When she published The Awakening in 1899, Kate Chopin startled her public with a frank portrayal of a woman's social, sexual, and spiritual awakening. Because it told its particular truth without judgment or censure, the public disapproved. The idea of a true autonomy for women, or, more astounding yet a single sexual standard for men and women - was too much to imagine. Kate Chopin's presentation of the awakening of her heroine, Edna Pontellier, her unblinking recognition that respectable women did indeed have sexual feelings proved too strong for many who read her novel. Love and passion, marriage and independence, freedom and restraint these are themes realized in this story. When Edna Pontellier, the heroine of The Awakening announces "I would give up the unessential; I would give my money, I would give my life for my children; but I wouldn't give myself" she is addressing the crucial issue of winning of a self, and the keeping of it.

But when Edna Pontellier, raised in Presbyterian propriety and a mother of two sons, responds to another Alc " ee, Chopin, the public thought, had gone too far. "I am no longer one of Mr. Pontellier's possessions to dispose of or not" she tells the young man she loves: "I give myself where I choose. " Twenty-eight, comfortable in a marriage to an older man involved with his business life in New Orleans, Edna has never settled into the selfless maternal mold of the other women who summer at Grand Isle to escape the disease and heat of the city.

She begins a journey of self-discovery that leads to several awakenings: to her separateness as a "solitary soul," to the pleasures of "swimming far out" in the seductive sensuously appealing sea, to the passions revealed in music, to her own desire to create art, to a romantic attachment to a young man, to living on her own, to sexual desire. Robert, the beloved, honorably removes himself to escape entanglement; Alc " ee, a recognized womanizer and rake, elicits the sexual response. Chopin creates a circle of symbolic characters about her heroine: a devoted wife, an embittered spinster musician, a dour and disapproving father, an understanding doctor, empty headed pleasure seekers. Edna veers between realistic appraisal of her place in the world and romantic longing for Robert, between enjoying the sensual pleasures with Alc " ee and practically removing herself from her husband's control. Seldom does the narrative voice intrude, but the author's control balances the book between two poles. The lonely and bitter musician Mlle.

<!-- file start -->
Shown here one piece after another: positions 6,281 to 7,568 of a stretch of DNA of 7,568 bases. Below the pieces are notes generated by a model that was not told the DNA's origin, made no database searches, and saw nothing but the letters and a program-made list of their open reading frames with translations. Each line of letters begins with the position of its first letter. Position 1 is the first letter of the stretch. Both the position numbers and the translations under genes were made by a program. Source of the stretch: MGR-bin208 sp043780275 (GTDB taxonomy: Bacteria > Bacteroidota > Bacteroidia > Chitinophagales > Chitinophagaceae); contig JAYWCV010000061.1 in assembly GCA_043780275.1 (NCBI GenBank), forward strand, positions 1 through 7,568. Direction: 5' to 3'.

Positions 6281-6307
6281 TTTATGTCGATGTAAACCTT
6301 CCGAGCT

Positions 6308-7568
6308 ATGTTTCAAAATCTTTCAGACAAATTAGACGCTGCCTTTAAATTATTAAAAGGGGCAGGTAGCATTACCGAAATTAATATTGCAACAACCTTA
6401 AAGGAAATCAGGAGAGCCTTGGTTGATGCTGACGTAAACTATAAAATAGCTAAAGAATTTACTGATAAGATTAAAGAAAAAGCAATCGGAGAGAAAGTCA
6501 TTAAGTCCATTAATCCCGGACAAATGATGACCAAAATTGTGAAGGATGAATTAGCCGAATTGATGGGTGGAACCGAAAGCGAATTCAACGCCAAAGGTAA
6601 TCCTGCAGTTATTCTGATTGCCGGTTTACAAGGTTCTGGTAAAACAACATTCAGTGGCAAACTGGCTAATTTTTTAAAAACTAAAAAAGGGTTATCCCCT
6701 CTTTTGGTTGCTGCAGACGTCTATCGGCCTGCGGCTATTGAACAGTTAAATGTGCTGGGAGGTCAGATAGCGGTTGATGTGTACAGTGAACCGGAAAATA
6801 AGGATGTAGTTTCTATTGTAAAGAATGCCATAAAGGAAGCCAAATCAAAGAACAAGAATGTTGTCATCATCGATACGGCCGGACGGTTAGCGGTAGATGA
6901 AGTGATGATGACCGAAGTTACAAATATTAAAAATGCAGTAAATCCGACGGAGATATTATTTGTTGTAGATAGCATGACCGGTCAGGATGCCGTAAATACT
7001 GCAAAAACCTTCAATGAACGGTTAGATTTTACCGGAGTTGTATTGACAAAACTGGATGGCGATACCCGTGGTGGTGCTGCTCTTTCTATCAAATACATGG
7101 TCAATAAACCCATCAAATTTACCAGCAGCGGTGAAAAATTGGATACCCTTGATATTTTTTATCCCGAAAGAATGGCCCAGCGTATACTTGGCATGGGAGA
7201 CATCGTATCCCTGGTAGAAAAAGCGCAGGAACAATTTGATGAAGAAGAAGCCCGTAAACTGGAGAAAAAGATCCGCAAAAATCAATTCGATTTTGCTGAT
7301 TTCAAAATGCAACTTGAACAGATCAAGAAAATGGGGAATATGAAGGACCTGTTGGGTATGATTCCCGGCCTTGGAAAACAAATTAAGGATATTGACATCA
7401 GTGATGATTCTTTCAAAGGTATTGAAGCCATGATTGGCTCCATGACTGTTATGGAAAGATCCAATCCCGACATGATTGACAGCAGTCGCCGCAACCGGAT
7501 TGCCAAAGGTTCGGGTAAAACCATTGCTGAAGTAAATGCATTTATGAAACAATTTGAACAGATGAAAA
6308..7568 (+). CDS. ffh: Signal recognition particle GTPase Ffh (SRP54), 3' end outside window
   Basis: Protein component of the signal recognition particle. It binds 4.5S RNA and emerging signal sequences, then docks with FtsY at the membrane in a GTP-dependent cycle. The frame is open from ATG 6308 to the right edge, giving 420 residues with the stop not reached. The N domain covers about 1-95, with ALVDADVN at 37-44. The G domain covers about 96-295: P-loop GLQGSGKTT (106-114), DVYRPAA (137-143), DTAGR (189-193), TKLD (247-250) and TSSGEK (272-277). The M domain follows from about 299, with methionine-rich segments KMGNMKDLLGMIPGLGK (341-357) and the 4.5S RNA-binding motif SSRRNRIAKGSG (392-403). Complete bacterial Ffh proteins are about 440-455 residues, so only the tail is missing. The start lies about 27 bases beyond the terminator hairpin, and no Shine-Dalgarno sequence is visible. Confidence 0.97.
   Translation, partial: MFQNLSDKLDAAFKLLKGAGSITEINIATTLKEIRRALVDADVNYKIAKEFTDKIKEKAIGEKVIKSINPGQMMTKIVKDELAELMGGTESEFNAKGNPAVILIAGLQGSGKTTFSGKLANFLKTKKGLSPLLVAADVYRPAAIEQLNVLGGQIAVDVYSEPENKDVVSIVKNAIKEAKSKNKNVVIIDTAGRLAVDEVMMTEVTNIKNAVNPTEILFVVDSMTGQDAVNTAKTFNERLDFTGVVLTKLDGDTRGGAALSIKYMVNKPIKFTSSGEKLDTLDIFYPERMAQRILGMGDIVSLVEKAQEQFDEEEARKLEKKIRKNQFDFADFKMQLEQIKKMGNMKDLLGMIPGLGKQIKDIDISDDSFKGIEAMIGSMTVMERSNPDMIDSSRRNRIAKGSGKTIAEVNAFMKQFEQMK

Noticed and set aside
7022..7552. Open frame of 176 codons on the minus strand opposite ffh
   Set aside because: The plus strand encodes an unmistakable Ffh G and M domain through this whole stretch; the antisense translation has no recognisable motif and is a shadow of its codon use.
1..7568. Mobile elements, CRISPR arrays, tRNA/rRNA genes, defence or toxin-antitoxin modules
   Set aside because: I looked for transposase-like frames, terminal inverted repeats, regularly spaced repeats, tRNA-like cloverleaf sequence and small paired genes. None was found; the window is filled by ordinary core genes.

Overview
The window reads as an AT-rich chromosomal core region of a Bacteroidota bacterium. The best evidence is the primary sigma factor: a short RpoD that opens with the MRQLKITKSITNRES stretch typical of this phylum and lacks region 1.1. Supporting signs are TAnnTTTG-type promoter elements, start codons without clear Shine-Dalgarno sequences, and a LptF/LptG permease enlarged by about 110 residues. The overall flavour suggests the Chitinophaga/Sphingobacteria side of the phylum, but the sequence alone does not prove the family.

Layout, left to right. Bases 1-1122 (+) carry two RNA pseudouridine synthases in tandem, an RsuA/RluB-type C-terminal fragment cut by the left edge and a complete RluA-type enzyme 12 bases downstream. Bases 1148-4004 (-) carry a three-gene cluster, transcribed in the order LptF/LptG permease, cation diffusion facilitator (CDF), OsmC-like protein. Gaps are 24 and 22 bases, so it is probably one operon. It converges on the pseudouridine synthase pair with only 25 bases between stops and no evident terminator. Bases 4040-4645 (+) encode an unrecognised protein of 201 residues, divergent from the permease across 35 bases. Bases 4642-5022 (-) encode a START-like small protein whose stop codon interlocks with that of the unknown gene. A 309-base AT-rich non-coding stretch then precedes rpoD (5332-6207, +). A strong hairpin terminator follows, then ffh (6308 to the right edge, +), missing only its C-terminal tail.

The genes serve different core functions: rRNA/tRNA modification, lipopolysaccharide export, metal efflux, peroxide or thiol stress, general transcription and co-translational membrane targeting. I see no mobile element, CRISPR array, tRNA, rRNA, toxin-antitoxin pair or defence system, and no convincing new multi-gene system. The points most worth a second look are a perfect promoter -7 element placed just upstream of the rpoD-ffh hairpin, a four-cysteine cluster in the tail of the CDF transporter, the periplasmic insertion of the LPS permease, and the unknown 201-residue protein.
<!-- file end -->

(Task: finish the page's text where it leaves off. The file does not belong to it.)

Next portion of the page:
Reis z both helps Edna entangle herself with Robert and warns her of the sacrifice any artist must make, thus serving both the romantic and the realist of the ever vacillating Edna. Alc " ee's seductive embraces answer Edna's realistic appetite for an animal satisfaction, and Robert's evasions feed her longing for love in its most sentimental dress. Edna moves to self-realization and to a final awareness that she has awakened to a world in which she has no place. Visions of her children rise up to accuse her. Her answer, in a scene that richly echoes Whitman's "Song of Myself," is to return herself naked to the seductive sea "how strange and awful" - and the memories of childhood, "the hum of bees, and the musky odor of pinks," in an act of suicide or transcendence that finishes her search. Perhaps it was her unique combination of honesty and objectivity that so incensed the readers of The Awakening that they condemned it so roundly she almost abandoned her writing.

The Awakening disappeared from public view and it wasn't until the 1950's when critics in the United States and in France recognized her talent and revived interest in it. New generations, sensitive to women's needs, accepting woman's sexuality, have welcomed the book; and critics have made it one of the most widely discussed. Almost a century after, America has fully awakened to Kate Chopin's novel and paid the respect due to a woman who had been so far ahead of her time.